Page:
February 15, 2012
As expected, the Drummond Commission has proposed the province shrink and privatize hospital services.
Drummond has recommended that health care funding be limited to 2.5% until 2017-18. This is considerably less than the 3.6% increase proposed by the Liberals not long before the election. That proposal caused the Auditor General to observe in his pre-election review of Ontario's finances that $1 billion in hospital savings would have to be made.
The main target for Drummond cuts in health care spending are hospitals.
Drummond is recycling ideas from the Harris era, when the government justified hospital cuts with the claim that they would improve care in the community. Eventually, after repeated crises, the Harris government quietly changed their policy and began funding hospitals again.
Initially, Drummond had tried to distance himself from the Harris policies, but today he only noted that the cuts would be longer than in the Harris era.
Like Harris, Drummond suggests more amalgamations of hospitals -- and more specialization by hospitals. In effect, hospital services would be moved from local communities to more distant, centralized locations -- just like Harris.
Also reminiscent of the Harris era, when the government set up the unelected Health Services Restructuring Commission (HSRC) to make unpopular hospital cuts, Drummond recommends the establishment of a Commission to guide the health care reforms. In fact the Drummond report specifically cites the HSRC model.
Everyone but Drummond seems to have regretted the incredibly expensive and ineffective restructuring of health care by the HSRC.
And, also like Harris, Drummond recommends health care privatization. The corporate sector does a better job it seems. (To see who they do a better job for, see yesterday's note.) Private, for profit clinics providing surgeries and other hospitals services through fee for service funding is one privatization initiative he is especially fond of.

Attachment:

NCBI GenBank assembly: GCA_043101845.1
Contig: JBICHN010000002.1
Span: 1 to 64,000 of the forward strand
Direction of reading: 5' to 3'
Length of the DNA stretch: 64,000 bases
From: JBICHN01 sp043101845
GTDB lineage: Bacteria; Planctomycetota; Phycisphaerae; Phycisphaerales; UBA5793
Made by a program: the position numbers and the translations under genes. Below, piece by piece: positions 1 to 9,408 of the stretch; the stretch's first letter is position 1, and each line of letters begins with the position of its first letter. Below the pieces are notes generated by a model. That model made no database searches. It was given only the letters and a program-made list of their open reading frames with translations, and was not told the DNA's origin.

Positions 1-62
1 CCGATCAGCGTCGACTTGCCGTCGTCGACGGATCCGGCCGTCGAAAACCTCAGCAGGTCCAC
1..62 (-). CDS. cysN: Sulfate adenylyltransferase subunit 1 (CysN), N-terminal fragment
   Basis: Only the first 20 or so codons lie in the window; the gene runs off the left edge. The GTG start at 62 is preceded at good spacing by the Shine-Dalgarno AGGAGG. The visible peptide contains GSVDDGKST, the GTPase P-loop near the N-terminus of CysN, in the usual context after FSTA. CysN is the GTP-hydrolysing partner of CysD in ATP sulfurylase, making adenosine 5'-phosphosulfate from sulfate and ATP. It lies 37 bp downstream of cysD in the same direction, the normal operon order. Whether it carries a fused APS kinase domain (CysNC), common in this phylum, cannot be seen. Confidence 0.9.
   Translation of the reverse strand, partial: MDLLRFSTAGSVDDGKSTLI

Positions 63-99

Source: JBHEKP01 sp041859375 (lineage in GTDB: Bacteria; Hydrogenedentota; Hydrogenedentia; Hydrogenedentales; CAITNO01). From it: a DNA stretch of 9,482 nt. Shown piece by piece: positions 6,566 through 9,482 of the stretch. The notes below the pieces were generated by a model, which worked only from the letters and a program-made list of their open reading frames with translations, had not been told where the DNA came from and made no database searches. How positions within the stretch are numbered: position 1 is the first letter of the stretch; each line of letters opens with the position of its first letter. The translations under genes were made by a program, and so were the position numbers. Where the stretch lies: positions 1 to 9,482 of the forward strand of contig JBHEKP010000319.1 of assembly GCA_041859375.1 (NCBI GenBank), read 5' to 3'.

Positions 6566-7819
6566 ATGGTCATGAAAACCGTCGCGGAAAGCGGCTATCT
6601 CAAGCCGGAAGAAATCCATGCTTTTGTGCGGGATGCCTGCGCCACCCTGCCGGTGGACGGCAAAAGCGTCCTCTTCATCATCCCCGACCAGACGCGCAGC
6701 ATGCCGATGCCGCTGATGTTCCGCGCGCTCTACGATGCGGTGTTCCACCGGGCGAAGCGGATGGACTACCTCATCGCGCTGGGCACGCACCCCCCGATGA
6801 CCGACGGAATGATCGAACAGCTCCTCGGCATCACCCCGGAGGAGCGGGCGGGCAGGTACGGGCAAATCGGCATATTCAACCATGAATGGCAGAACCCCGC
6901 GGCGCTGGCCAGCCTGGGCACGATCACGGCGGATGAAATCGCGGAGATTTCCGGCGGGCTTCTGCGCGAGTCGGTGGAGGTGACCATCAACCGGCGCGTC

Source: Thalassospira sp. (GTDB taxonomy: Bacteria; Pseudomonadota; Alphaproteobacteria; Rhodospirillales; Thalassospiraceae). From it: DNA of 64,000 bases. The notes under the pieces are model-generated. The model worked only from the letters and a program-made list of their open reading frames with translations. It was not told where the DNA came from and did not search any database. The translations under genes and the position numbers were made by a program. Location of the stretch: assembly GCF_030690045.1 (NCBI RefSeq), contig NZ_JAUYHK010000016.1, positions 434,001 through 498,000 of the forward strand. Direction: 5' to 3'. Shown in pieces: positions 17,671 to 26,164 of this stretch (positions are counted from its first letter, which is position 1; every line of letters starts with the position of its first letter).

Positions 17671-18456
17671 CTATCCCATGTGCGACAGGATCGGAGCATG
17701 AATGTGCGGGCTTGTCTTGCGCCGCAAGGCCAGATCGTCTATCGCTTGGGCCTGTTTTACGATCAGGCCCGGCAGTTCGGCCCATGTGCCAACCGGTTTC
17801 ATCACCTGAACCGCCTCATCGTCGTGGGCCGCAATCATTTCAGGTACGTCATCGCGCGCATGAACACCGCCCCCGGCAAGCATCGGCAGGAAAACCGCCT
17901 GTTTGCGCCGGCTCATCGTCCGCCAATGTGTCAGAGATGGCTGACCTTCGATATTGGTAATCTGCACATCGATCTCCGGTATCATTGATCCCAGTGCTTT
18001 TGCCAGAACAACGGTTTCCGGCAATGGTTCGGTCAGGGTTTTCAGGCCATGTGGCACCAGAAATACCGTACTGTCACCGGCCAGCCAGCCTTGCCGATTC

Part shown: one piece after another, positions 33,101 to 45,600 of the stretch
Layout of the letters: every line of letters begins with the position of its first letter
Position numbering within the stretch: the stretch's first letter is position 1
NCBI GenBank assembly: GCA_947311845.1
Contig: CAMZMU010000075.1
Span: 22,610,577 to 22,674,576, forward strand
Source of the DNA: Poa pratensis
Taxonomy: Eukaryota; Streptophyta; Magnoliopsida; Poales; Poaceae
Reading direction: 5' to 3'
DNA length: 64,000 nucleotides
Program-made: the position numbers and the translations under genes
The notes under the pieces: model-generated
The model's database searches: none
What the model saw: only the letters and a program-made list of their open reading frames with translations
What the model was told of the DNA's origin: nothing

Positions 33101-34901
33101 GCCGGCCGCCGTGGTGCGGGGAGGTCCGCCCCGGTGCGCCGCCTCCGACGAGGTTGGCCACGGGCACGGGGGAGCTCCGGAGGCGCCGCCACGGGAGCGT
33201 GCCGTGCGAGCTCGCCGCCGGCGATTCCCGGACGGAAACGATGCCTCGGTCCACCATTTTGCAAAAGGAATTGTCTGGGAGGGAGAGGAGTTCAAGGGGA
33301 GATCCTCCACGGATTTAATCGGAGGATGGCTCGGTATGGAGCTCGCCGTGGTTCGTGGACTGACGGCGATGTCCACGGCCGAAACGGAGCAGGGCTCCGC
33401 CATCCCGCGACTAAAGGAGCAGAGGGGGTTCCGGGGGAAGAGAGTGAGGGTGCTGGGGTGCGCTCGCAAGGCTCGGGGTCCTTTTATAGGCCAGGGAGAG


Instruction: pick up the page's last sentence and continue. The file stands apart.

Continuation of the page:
Drummond goes further than Harris in one respect -- Drummond appears to conceive of hospitals only as providers of acute care. That is a long way from the reality of hospitals today (or during the Harris era). There are thousands of hospital beds that are not acute care -- providing rehabilitation services, complex continuing care, mental health care, restorative care, and long term care. There are also millions of hospital procedures provided to non-acute patients in outpatient clinics.
How far the Liberals will go down the Harris Progressive Conservative road is a good question. Health Minister Deb Matthews has already rolled on keeping health care funding at 3% (despite the election promise).
A lot will depend on how hard local communities (especially small and rural communities which have the most to lose) fight back.
Bay Street has spoken. Now we have to hear from Main Street.